ARTS & ENTERTAINMENT
The stigma of the
former child star: a lifetime of ridicule?
LOS ANGELES (AP) - The glory of being a famous
cute kid can fade faster than the pages of an old Tiger
What often remains is nostalgia, taunting
and the occasional pummelling in a celebrity boxing tournament.
Some are bitter. Some have made peace with
their pasts and found new successes. Others still seem a little
dazed from the long-extinguished limelight.
The Associated Press sat down to talk about
the former-child-star phenomenon with Barry Williams (Greg on
The Brady Bunch), Danny Bonaduce (Danny on The
Partridge Family), Dustin Diamond (Screech from Saved
by the Bell), Leif Garrett (teenage heartthrob singer of
I Was Made for Dancin') and Corey Feldman (Mouth from
All five play themselves as poker buddies
in the new David Spade comedy Dickie Roberts: Former Child
Star, offering advice to the fictional kiddie star.
The following is a transcript of the AP's
discussion, edited for length and content (these guys can get
AP: Do you feel like your
childhoods were that weird? The whole point of Dickie Roberts
is that he's too messed up to function.
Bonaduce: They weren't as
weird as Dickie's, but they were weird. I was 10 and would get
up to go to work and there would be 400 people in my front yard
with signs - only because they couldn't find David Cassidy's
house. (Laughter.) That's weird!
Williams: The abnormalities
come in with the kind of attention we had. Touring, making records,
showing up at the set every day. You have publicity machines,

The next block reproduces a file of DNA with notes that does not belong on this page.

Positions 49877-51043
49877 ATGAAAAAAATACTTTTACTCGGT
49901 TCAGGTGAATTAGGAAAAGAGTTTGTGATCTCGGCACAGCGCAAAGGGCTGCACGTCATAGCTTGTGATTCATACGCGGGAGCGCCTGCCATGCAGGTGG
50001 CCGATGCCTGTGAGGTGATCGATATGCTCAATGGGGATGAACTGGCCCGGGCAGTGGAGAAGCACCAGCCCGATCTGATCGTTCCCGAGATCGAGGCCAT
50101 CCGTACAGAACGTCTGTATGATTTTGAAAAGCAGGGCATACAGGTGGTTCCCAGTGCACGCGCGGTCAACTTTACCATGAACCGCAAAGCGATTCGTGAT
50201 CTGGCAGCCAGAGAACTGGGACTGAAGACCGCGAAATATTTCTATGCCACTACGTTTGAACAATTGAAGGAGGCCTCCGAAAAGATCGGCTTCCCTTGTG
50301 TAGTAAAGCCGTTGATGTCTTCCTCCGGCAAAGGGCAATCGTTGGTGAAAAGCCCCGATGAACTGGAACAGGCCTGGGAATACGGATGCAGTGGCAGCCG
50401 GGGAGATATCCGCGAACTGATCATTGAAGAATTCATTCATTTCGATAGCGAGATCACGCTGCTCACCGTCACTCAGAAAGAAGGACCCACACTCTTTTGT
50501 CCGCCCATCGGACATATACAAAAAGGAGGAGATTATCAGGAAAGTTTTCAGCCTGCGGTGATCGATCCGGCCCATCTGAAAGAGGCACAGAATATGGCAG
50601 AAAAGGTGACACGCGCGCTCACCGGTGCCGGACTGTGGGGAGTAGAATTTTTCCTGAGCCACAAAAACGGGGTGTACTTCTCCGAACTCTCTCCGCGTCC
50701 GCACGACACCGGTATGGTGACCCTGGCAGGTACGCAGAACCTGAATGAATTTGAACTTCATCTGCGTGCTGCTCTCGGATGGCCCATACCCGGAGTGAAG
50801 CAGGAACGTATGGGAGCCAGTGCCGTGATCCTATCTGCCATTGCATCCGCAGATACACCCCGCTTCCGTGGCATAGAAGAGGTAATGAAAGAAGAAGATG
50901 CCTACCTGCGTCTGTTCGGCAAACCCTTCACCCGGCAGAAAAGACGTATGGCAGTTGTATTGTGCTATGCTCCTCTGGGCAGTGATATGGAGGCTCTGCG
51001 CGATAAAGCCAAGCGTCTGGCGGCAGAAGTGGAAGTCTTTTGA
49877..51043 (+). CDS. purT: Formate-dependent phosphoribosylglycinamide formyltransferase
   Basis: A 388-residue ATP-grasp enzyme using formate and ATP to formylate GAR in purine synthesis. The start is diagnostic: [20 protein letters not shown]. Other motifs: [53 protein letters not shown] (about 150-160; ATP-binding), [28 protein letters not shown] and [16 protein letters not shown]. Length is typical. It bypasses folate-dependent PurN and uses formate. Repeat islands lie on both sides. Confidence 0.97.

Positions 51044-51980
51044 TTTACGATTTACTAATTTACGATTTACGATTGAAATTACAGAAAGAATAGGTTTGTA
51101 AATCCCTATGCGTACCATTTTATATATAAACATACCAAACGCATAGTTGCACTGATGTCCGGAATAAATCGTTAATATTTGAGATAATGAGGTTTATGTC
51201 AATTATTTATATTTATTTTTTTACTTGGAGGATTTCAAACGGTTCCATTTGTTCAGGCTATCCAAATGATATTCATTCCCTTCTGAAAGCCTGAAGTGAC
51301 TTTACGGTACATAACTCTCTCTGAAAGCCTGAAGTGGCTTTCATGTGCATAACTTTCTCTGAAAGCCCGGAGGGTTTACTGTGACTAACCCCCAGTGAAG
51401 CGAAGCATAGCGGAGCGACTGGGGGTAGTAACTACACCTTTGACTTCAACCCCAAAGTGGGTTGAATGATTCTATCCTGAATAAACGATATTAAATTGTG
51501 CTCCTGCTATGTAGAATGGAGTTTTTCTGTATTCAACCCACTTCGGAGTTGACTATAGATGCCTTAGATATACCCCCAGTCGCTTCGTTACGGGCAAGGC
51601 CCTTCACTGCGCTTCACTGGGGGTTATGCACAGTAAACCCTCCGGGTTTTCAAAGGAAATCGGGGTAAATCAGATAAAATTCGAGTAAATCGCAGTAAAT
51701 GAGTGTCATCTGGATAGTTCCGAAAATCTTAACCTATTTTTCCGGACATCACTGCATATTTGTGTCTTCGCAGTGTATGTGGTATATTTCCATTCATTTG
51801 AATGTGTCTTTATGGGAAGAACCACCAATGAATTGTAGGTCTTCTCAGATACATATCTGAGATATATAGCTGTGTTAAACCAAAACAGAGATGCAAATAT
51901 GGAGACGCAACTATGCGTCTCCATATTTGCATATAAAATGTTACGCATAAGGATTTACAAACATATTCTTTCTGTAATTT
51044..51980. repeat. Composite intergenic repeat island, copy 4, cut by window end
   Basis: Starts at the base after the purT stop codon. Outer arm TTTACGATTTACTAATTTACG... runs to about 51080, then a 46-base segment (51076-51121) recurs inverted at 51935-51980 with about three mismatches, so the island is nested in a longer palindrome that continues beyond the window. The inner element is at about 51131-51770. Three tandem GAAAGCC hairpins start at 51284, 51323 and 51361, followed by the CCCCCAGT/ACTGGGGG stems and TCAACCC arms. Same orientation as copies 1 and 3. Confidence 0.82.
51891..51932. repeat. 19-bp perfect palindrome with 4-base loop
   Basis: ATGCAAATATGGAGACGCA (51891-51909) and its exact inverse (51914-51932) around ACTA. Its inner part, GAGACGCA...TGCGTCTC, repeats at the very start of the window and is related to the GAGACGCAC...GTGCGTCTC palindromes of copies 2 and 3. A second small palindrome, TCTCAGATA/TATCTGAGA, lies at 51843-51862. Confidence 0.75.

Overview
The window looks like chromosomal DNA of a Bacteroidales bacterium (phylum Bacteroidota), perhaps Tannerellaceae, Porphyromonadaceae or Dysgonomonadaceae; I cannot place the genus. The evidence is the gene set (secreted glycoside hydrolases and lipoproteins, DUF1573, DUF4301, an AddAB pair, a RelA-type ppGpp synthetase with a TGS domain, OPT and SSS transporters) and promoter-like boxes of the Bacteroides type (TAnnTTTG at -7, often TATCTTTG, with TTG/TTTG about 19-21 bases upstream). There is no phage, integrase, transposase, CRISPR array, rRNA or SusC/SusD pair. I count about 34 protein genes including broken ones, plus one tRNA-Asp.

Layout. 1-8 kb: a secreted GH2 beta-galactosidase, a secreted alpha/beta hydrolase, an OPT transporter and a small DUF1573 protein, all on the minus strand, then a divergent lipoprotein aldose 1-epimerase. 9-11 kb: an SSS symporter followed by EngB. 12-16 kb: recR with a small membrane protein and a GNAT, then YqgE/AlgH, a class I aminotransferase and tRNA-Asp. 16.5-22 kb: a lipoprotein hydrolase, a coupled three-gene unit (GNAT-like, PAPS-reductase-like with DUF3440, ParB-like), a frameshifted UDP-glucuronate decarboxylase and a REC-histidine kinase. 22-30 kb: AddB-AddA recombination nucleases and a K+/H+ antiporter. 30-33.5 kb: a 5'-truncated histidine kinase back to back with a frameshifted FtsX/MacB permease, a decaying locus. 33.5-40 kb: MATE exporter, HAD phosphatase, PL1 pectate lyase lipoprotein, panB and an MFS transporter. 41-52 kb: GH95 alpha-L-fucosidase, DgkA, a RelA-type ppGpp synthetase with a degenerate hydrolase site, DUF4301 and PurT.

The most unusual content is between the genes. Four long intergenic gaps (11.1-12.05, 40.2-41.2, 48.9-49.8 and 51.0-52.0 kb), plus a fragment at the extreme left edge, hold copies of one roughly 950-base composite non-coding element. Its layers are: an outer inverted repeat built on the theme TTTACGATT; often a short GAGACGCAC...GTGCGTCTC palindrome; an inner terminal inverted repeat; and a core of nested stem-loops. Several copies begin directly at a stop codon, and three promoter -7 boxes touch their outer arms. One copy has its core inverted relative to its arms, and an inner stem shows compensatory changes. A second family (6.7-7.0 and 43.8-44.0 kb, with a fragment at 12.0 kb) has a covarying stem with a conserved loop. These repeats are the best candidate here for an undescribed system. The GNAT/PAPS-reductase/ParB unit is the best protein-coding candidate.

you have agents...
AP: How do the fans treat
you now? Diamond: You can't really go out to regular places
and not get recognized and not get hassled. Bonaduce: Everybody
recognizes me, but they donŐt care.
Diamond: When I go to the
movie theatre, right when the lights go down people shout out
"Screeeech!" If someone notices me and wants to get
an autograph or something else, usually they're loud about it.
AP: What do you do? Sink
down in your chair and wait for it to end?
Diamond: Sometimes I'm a
smart-ass about it. I try not to be, but sometimes it weighs
on you. You're in a theatre. 'What are you doing here?' 'I'm
bowling.' What do they think I'm doing? I'm seeing a movie,
I'm not shopping for groceries.
Feldman: Ooh, you really
have a bad attitude.
Bonaduce: (To Diamond) You
know what I do? I have this novel approach. When they come up
to me, I say 'Thanks.'
Diamond: That's because you
were smoking crack. That's totally different. I have more dignity
than that. (Note: Bonaduce was arrested for buying crack in
Williams: Let me jump in
for a second. (Pointing to Diamond) What he's talking about
is something we don't hear because the nature of our roles was
different. I was trying to be pseudo-hip, (to Bonaduce) you
were the wise-ass. (To Garrett) You were the heartthrob. But
he was driving the comedy. He was the silly guy.
AP: Why have you all stayed
in entertainment? A lot of people donŐt when they grow up.
Garrett: A lot of them didn't
want to in the first place. They were forced into it by their
families. But I like being an entertainer.
Bonaduce: I swear to God,
I'm not joking: I just don't know how to do anything else.
Feldman: I was doing it because
it was what my parents told me I had to do. And by the time
I was old enough to make a choice not to, everybody in the world
knew who I was. So it was impossible to go work at Taco Bell.
Diamond: If I win the lottery
tomorrow and had $300 million... I'd still do stand-up and comedy.